"The purpose of life is to be defeated
by greater and greater things."
~Rainer Maria Rilke

It’s been a quiet two weeks hasn’t it? I’ve seen the hit count on my web blog grow, and grow— so I apologize for not updating. I am finally through with my first year of college and wonder,

Why does saying that make me feel so old, yet sound so young?

Regardless, it is done and over with now. I thank those that have supported me on this journey leading up to the release of the book: everyone who submitted art, especially Samantha Thayer, Khaila Sun, and Mehdi Vasigh, Adam Camp for various photographs to provide stimulating conversation on the blog, my publisher for making this all possible…

There are so many to thank. Hell, I can thank Maya Goldberg for being there to bounce ideas off of, and Luke Lavanway for telling me that I didn’t look the part of a writer at all. MYNAMEISJOHNMICHAEL putting up a shout out on their website pretty much made my spring, not to mention Leo giving me a shout out at the show.

All along, I’ve wondered how I was going to make this blog personal, but well…

Thanks. I play the part of arrogance and over confident well— but know that not a day goes by that I don’t recognize my saints.


First off, I’d like to thank Kelsey Rogut for introducing me to the poet Rainer Maria Rilke. If you do as you should, and read the quotes I take the time to put on the top of each blog entry, you’ll find that today I’ve chosen one by the poet.

Now, do not that this as my acceptance of poetry as a form of literature… only kidding. While I have limited to no skill at poetry, as my previous poem submissions to this blog will attest, I do enjoy Rilke’s work.

While I’m only experienced with his Duino Elegies, his somber tone and word choice surprise me.

He sounds too young for his writing in my opinion. Despite the ten year creative drought that interrupted the writing of Duino, Rilke fails to have the voice of the older man that completed the poems. He sounds too young, so inexperienced in his experience with Love and the more violent emotions known to man.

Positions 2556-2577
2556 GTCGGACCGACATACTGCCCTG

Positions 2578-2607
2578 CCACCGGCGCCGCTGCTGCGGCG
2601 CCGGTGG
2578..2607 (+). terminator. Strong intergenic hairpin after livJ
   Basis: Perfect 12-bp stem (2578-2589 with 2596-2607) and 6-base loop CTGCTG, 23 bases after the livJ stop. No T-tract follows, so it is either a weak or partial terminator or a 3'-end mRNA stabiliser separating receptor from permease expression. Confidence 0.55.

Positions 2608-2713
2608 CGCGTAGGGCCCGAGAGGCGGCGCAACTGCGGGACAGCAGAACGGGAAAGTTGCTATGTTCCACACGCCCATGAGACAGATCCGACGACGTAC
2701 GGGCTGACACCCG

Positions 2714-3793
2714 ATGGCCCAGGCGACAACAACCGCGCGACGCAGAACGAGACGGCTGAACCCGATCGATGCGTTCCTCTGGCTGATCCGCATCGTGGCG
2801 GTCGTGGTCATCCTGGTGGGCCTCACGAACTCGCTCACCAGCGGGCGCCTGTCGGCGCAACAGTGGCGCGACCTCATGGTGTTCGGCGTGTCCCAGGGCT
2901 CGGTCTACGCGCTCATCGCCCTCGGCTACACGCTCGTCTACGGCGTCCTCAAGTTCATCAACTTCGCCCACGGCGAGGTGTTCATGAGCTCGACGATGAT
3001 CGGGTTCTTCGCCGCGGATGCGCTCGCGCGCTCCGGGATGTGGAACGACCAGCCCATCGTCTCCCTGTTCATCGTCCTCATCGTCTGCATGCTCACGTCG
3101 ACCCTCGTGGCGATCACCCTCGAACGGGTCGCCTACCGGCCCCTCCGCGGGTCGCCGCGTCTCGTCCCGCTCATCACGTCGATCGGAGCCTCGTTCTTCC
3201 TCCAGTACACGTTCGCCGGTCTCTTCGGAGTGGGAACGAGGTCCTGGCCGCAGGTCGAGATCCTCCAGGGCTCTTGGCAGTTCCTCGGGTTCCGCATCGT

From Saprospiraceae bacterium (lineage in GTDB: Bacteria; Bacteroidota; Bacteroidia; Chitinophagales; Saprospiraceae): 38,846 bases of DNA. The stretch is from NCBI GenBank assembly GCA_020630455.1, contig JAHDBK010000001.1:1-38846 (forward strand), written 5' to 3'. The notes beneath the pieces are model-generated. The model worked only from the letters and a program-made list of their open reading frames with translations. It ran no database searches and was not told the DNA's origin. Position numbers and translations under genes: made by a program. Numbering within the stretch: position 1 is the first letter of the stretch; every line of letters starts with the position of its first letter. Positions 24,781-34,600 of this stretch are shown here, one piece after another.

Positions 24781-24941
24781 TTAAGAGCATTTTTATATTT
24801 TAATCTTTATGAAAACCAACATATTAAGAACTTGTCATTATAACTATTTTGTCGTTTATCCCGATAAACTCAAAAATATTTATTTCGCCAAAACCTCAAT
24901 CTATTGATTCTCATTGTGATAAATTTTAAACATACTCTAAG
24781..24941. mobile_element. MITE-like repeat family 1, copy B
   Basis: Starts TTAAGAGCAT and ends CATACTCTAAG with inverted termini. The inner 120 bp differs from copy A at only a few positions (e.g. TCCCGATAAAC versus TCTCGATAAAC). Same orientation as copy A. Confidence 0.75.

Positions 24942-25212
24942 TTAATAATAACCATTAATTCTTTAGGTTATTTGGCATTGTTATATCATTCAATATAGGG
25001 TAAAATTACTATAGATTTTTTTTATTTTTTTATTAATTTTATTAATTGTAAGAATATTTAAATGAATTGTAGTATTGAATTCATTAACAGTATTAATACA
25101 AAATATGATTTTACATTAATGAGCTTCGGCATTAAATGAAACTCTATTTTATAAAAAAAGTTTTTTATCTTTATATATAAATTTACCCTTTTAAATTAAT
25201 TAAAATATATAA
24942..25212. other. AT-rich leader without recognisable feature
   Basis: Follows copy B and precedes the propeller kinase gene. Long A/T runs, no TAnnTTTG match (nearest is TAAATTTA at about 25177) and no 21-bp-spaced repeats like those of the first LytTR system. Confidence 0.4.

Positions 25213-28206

But the youth in his writing bleeds through with desperation, a subconscious recognition within himself, perhaps, of getting old? I’m not interested enough to wikipedia him yet, to discover his history of love interests, but I am willing to bet that they were few, and far between— with a healthy dose of obsession.

(Personally, between you and me, I don’t see what’s affection without at least a noticeable amount of obsession. It is one thing to call five times in ten minutes but quite another to find yourself thinking of someone when before you’d think of nothing at all.)

But what’s poetry without discussion?

"Isn’t it time that we lovingly freed ourselves from the beloved and, quivering, endured: as the arrow endures the bowstring’s tension, so that gathered in the snap of release it can be more than itself. For there is no place where we can remain." ~ First Elegy, Duino Elegies

Now, Kelsey and I discussed this particular passage. The two key wordings to feel the meaning of the poem was said to be either:

1. Quivering, endured
2. Tension, Snap of Release

I’m interested to see what you guys think. Which pair enables the poem to project itself onto the reader more, on a personal, more grasping level? Or perhaps, something else connects more with you? Feel free to share. As always, leave your feedback as a comment below and I’ll be sure to get back to you!